We all need to educate ourselves. It has nothing to do with whether we are Caucasian, First Nations, Metis, or any other group. The problem stems from the lack of understanding each other and our differences and how the affect the way we interact. I agree, a solution is needed, but we need to fully understand the problem to come to the solution. The solution won't be simple. It will involve many steps. All must be concisely laid out so they can be effective. We can't create the solution by ourselves. We must come together as a community to do it. We must have First Nations input. We must have government input. We must have input from Canadian communities across the country. We must leave our differences at the door and sit down together and discuss with just the goal of a long-term solution in mind. The solution must be as big as the problem. I don't have the necessary resources to compose it in its entirety. I know the first steps. 1. Everyone must step up to the plate and say, "Hey we all need to change." That means every single Canadian. Because as uncomfortable as it is, we are living on borrowed land. And no solution will be successful if the Canadian populace is not committed to it as well. 2. We must take immediate action in educating all parties in skills that will encourage positive future interactions and help First Nations students to successfully complete high school, and post secondary. 3. We need to figure out a better system of rehabilitation for petty crimes in Canada so First Nations people aren't unnecessarily sitting in penitentiaries eating up tax dollars and not providing skills to the Canadian economy. Not only would this rehabilitation process be helpful to First Nations people in the system, but to all Canadians... because not all criminals are First Nations people. 4. We need to figure out what to do about reserve lands and treaties. The government can't afford to pay out the monies owed as the result of unfulfilled treaties and broken promises. We need to come to a compromise. We need to also figure out how First Nations people can live more closely linked with other communities in Canada while not sacrificing their cultures and ways of life anymore. (This has happened too much already in our history.) We want them to still have access to their traditional, and treaty lands but be able to live closer to resources needed for clean water, building supplies, education, and medical care. If we achieve all this we will have a long-term solution. I fear it may take at least 7 generations though.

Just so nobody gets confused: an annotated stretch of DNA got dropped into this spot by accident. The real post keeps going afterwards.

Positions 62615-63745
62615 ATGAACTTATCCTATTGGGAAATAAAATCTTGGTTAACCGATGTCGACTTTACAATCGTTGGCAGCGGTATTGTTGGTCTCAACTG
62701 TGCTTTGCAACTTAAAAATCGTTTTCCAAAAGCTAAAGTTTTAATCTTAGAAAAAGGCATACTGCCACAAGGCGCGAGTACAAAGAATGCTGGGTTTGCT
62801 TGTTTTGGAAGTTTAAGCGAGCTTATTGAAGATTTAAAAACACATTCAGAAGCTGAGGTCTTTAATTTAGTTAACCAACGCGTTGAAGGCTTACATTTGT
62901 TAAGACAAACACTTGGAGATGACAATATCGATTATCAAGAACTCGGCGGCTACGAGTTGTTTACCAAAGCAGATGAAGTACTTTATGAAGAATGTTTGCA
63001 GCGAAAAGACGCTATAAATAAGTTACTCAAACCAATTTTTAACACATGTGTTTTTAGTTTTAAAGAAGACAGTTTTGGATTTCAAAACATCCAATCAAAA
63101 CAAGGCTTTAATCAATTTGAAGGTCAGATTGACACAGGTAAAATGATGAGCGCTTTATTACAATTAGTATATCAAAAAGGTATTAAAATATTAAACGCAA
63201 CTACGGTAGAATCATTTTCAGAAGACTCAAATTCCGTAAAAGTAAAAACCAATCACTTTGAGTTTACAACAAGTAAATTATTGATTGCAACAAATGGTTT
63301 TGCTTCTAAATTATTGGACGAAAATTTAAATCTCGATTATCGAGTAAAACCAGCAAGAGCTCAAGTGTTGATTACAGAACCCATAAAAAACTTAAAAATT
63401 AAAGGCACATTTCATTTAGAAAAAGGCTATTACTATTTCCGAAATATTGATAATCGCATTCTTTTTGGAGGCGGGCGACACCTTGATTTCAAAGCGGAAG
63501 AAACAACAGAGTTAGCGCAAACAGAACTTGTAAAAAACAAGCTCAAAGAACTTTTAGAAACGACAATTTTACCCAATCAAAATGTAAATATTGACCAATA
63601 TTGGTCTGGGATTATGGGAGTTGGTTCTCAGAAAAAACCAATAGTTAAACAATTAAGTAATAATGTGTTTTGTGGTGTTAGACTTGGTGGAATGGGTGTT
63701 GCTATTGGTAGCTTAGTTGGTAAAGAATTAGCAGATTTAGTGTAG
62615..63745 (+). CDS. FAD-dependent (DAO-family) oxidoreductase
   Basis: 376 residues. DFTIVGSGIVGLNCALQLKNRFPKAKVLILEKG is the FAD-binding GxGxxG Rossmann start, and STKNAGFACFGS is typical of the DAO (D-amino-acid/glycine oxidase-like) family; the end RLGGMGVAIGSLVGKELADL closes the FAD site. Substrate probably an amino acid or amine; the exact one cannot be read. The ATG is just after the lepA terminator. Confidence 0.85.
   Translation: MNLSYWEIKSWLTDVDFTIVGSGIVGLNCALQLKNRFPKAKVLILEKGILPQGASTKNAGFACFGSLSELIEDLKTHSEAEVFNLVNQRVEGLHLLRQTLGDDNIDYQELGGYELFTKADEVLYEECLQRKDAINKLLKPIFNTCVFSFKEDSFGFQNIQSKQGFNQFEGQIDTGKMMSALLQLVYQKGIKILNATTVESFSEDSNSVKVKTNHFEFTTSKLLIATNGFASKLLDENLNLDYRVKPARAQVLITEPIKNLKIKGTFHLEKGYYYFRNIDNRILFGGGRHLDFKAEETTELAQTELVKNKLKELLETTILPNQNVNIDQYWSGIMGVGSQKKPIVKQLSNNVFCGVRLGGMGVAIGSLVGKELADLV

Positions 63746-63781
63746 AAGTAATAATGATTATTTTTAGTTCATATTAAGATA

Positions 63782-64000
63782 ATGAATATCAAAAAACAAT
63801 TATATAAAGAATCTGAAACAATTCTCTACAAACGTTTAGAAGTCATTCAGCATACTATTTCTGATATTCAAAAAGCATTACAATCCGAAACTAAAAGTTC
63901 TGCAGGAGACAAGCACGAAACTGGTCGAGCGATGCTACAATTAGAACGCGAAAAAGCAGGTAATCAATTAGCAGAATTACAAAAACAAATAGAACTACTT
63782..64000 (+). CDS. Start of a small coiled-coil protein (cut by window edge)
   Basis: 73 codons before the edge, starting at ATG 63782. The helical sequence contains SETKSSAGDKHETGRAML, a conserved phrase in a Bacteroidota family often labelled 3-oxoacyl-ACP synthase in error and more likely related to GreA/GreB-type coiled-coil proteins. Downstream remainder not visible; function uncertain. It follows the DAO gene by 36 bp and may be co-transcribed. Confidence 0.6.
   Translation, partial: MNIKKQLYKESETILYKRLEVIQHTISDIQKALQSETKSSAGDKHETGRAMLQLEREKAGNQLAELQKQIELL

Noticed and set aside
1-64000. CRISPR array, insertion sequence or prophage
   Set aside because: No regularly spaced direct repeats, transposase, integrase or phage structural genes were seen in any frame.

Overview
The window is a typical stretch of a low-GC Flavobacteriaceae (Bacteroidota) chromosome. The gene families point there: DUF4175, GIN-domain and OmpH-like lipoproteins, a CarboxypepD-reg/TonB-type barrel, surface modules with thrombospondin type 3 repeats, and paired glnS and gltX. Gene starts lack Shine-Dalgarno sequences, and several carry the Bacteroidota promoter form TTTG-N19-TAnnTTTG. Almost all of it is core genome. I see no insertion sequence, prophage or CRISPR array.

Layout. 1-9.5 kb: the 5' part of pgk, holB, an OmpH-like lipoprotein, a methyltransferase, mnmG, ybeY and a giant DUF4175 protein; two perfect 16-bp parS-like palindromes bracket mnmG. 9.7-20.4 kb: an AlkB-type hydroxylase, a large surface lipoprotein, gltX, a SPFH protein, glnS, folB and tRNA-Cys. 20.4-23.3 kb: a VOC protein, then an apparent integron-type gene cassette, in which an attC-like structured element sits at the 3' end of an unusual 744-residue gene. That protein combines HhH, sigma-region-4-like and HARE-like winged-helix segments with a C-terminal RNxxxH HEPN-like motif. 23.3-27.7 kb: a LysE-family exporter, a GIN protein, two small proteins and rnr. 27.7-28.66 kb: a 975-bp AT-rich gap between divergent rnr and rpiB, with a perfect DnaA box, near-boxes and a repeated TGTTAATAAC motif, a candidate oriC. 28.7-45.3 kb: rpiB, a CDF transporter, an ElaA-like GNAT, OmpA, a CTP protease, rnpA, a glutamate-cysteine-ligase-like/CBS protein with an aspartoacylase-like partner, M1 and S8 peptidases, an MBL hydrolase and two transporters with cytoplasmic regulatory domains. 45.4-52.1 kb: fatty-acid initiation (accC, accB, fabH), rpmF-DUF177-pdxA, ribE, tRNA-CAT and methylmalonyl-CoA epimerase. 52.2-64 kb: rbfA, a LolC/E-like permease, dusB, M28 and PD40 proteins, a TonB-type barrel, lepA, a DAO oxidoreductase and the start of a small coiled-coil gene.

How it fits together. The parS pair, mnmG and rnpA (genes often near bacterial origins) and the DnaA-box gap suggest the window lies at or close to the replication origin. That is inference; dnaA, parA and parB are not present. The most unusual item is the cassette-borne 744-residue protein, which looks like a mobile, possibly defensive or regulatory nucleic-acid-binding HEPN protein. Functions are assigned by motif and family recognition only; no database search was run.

We need your voice too! Please put forth your own ideas. Now is the time for discussion. Now is the time to begin this change. We don't want this to have to fall to our children or their children when things will be further deteriorated. Our population can't sustain itself. We need our First Nations people now more than ever.

Thursday, January 17, 2013

I Hate Being in the Middle

This post is about Metis People and Canadian politics and racial discrimination.If you don't know what Metis people are go here first!